Since I wasn't going to have to run again until the early afternoon, I headed back to bed and slept for a few more hours. Ben and I woke up probably some time around 7:00 a.m. and headed out to get some breakfast from B. Good. We also hung out in the festival area a bit enjoying the atmosphere and having fun. We snapped a few pictures.

Once we got into having people doubled up on their legs, things began to start moving. Soon it was around 12:30 p.m. and time for me and Jeff to consider getting ready. Jeff had just completed his red loop about an hour and a half before, so this was going to be a big run for him. Fortunately, I run quite a bit slower. It would be a perfect match considering how much running Jeff had just completed.

We were expecting the group running yellow to get into the transition tent at around 1:00 p.m. Ben and I were spending time in the mess hall tent to get some time in the shade. At around 12:40 p.m., I headed out to go and find Jeff so we could get ready for our run. I wandered around, soon finding him and some others from the team over by the hammocks. At around 12:50 p.m., I told the group I was going to check-in with Ben and let him know I was going to wait by the tent. As I headed over to the mess hall, I saw Shaina and Bobby coming into the transition. I called to Jeff who quickly joined me as I clipped on our bib. We were off!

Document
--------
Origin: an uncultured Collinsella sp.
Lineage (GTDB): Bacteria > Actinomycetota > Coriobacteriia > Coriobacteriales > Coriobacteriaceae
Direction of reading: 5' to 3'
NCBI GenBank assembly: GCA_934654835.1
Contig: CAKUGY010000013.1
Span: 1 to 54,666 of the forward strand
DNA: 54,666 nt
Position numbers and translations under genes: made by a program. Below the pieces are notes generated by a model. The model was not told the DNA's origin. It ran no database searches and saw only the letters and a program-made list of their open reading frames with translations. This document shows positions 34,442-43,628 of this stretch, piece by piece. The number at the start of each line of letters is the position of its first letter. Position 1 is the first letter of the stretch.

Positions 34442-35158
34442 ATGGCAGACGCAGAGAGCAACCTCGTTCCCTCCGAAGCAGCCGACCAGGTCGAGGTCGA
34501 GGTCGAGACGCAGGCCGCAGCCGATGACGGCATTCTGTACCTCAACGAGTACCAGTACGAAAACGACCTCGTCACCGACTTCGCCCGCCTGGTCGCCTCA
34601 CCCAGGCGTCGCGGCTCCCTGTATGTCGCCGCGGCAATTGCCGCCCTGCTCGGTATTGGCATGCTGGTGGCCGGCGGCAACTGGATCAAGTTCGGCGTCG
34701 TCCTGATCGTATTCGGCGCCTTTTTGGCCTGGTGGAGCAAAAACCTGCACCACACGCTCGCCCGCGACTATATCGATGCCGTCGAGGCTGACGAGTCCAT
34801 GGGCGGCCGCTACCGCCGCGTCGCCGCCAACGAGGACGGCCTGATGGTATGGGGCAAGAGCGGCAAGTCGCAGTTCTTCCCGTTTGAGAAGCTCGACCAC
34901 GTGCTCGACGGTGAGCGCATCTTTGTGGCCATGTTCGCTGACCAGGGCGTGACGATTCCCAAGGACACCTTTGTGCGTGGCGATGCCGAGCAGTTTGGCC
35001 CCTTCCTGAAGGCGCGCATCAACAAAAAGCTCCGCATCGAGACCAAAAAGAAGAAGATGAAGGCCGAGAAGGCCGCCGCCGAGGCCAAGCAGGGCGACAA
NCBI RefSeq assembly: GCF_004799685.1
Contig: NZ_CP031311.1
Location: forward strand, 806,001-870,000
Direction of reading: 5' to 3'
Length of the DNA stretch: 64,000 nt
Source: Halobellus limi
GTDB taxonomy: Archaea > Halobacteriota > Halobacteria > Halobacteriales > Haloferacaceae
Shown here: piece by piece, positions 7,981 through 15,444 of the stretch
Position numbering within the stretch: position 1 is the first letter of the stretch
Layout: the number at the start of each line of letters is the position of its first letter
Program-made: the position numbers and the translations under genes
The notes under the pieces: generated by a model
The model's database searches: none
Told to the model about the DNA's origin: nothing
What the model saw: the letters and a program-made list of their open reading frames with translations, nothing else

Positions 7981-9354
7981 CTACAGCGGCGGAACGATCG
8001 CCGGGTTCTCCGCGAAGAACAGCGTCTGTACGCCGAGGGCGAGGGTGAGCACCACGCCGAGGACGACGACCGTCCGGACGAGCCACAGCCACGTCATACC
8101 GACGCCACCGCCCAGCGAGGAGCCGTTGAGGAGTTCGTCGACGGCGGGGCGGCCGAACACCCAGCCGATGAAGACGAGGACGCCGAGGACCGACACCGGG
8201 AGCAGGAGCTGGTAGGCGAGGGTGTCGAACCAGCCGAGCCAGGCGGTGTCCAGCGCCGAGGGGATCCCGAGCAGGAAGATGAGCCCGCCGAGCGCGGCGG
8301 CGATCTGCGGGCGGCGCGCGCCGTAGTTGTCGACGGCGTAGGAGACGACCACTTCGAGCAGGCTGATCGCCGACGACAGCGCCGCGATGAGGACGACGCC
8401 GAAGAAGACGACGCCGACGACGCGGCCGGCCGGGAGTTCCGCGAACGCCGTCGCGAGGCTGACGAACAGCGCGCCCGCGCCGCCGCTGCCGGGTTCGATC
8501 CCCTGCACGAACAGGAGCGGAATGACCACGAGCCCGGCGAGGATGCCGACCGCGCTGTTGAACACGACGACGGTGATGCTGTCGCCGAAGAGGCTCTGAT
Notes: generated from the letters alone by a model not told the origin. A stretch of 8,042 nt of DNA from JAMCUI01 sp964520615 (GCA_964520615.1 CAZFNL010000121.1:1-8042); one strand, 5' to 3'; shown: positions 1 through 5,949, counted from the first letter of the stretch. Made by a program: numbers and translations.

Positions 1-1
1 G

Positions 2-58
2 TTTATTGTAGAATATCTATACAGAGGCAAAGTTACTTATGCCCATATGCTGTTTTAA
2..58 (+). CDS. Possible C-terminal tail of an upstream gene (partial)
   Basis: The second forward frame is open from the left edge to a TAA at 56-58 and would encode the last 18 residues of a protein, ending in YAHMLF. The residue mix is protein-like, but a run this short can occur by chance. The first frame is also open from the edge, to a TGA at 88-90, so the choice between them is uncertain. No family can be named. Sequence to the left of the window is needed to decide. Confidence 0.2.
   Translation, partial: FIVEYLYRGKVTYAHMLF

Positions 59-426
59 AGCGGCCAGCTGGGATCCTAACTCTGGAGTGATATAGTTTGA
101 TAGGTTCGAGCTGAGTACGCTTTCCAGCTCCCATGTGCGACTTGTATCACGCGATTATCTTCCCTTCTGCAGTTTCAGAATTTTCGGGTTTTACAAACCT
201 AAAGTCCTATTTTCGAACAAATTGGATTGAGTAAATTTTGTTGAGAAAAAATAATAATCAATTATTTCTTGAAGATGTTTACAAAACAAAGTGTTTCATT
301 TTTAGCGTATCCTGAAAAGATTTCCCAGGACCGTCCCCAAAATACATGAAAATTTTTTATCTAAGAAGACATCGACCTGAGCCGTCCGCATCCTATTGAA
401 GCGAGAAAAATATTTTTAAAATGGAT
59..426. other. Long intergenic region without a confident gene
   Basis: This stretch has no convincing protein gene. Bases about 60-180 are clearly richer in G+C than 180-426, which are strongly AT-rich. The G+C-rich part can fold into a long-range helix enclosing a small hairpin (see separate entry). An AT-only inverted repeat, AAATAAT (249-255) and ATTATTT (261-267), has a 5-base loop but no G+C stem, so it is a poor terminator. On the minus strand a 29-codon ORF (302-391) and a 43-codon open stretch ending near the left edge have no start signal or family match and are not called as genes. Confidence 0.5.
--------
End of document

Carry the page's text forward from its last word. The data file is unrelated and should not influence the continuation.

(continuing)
The red loop was almost 1,500 feet of elevation and 7.3 miles, including some rugged trail, which we ran during the hottest part of a day where temperatures were in the upper 80s. It was also an amazing experience. I cannot underscore enough how much of a difference it made to have someone to cover those miles with. The first four miles were mostly uphill with a small downhill section around mile three. Mostly it was relentless climbing. Jeff and I chatted and kept each other's spirits up. It made a huge difference. The miles passed much more quickly than they would have.